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NASCAR imposes testing ban.

There will be no testing in 2009, other than Goodyear tyre testing, on racetracks that host events in NASCAR's top three touring series and Camping World East and West Regional Series, NASCAR president Mike Helton announced Friday at Homestead-Miami Speedway.

In a response to difficult economic times and to team owners clamouring for relief from the high costs of fielding race teams, NASCAR made its dramatic decision five months after floating the idea of unlimited testing in June.

Since then, more restrictive policies have been discussed, such as limiting testing to 24 or 16 dates per organisation per year. But the worsening economy, which impacts race teams trying to find full sponsorship for their efforts, moved NASCAR to impose the ban for 2009.

The cost savings to team owners could be as much as $1 million per car per year.

Accordingly, there will be no traditional Preseason Thunder test sessions at Daytona International Speedway in January. The policy severely limits tracks where NASCAR teams can test -- with Kentucky Speedway, Nashville Speedway and Greenville-Pickens (S.C.) Speedway now on the banned list -- and could prove a windfall for Rockingham (N.C.) Speedway, which does not host NASCAR-sanctioned events in any of the affected series.

“There were a lot of variables that went along with this conversation,” Helton said. “Of course, one of them was the typical preseason testing that goes on in Daytona getting ready for Speedweeks. The ultimate decision was that the best-case scenario for this decision was no means no -- and to be applied across the board for the entire season.”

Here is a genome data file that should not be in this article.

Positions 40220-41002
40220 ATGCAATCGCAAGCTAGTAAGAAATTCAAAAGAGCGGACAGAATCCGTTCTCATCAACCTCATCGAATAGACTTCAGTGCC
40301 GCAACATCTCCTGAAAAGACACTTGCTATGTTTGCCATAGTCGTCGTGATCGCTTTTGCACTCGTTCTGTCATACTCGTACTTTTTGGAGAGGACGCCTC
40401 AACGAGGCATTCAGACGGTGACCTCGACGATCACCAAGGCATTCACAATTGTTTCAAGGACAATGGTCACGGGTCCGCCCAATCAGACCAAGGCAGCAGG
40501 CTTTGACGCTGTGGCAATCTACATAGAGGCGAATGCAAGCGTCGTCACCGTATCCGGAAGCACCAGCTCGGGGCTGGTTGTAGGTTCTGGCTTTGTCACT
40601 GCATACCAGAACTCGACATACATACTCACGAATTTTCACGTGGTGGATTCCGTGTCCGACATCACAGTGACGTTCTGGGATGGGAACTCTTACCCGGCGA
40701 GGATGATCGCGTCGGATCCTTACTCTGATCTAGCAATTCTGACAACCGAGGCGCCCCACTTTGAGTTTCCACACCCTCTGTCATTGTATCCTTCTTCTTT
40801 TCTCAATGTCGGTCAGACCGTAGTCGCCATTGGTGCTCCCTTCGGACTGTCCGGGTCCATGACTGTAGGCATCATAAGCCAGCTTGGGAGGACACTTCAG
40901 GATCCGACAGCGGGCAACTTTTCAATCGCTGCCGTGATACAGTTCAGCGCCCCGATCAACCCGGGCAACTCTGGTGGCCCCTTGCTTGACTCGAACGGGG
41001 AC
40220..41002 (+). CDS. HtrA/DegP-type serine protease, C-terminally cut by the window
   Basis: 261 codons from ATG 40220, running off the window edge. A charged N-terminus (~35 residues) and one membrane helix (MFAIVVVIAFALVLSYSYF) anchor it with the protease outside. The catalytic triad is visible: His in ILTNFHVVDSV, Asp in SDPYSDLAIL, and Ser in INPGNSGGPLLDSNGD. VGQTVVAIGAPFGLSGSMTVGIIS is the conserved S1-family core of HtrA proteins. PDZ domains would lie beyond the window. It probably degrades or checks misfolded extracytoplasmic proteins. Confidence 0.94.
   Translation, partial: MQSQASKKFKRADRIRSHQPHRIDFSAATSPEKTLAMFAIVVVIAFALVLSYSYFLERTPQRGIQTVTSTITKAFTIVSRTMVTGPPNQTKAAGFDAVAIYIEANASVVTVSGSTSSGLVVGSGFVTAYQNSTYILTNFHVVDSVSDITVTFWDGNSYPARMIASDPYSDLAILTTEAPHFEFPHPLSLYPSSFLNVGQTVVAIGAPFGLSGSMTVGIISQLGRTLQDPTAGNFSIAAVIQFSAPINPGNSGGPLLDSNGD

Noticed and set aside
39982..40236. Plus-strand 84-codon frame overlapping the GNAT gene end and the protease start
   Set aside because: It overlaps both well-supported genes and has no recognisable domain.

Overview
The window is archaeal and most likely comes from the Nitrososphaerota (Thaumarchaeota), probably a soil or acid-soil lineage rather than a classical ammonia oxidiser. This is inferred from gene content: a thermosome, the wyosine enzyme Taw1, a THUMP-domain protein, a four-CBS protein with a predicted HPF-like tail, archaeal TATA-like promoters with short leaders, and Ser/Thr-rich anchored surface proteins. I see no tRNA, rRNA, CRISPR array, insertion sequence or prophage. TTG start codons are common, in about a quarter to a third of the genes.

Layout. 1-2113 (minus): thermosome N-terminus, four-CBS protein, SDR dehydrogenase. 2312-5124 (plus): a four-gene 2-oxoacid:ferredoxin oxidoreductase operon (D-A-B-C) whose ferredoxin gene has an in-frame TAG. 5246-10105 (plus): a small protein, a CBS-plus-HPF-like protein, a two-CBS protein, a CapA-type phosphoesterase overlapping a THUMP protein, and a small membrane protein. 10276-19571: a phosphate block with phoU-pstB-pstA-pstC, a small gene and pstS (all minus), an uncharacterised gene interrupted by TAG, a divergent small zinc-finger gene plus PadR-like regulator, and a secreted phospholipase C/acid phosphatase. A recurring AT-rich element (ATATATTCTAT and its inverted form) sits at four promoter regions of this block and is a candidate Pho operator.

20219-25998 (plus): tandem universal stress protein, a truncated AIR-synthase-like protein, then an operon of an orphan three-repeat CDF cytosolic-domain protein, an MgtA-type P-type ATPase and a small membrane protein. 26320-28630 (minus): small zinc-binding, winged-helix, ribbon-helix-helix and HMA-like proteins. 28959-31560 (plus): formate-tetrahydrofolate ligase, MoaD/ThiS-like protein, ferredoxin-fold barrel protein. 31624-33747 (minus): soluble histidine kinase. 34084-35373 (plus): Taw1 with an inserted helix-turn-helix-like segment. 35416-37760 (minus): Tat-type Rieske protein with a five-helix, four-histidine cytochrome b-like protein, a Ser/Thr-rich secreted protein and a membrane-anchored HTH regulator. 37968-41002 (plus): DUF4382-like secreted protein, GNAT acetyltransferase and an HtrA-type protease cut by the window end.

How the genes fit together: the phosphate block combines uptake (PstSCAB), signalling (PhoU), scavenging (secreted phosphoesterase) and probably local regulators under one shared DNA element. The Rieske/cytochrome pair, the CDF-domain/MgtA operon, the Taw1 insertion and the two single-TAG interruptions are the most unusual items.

Kyle Busch applauded the decision.

“I think it's great,” said the Joe Gibbs Racing driver, who has won eight Cup races this year but none since the Chase began. “We came out of the box strong and had a great racecar at the beginning of the season then we fell behind everybody else.

“We went and tested but didn't really learn anything from what we already had. Everybody else sort of passed us up a little bit, so we sort of need the testing now to catch back up, but I'm fine without it. Our stuff hasn't changed all year, and that's why you see us fall a little bit behind and kind of get surpassed by everybody. I don't know what else we're really going to learn, so they might as well ban it for everybody else.”

One driver who disagreed was two-time defending Cup champion Jimmie Johnson, for whom testing was an invaluable resource in competing for a third straight title.

“I think it's a mistake,” Johnson said. “I think the teams need a chance to work on their cars to improve their programs, to put on a better show. If we had this rule at the start of this year, with all the development work that needed to be done with the car -- not only for the No. 48 team but the whole series -- I don't think we'd be where we are today.



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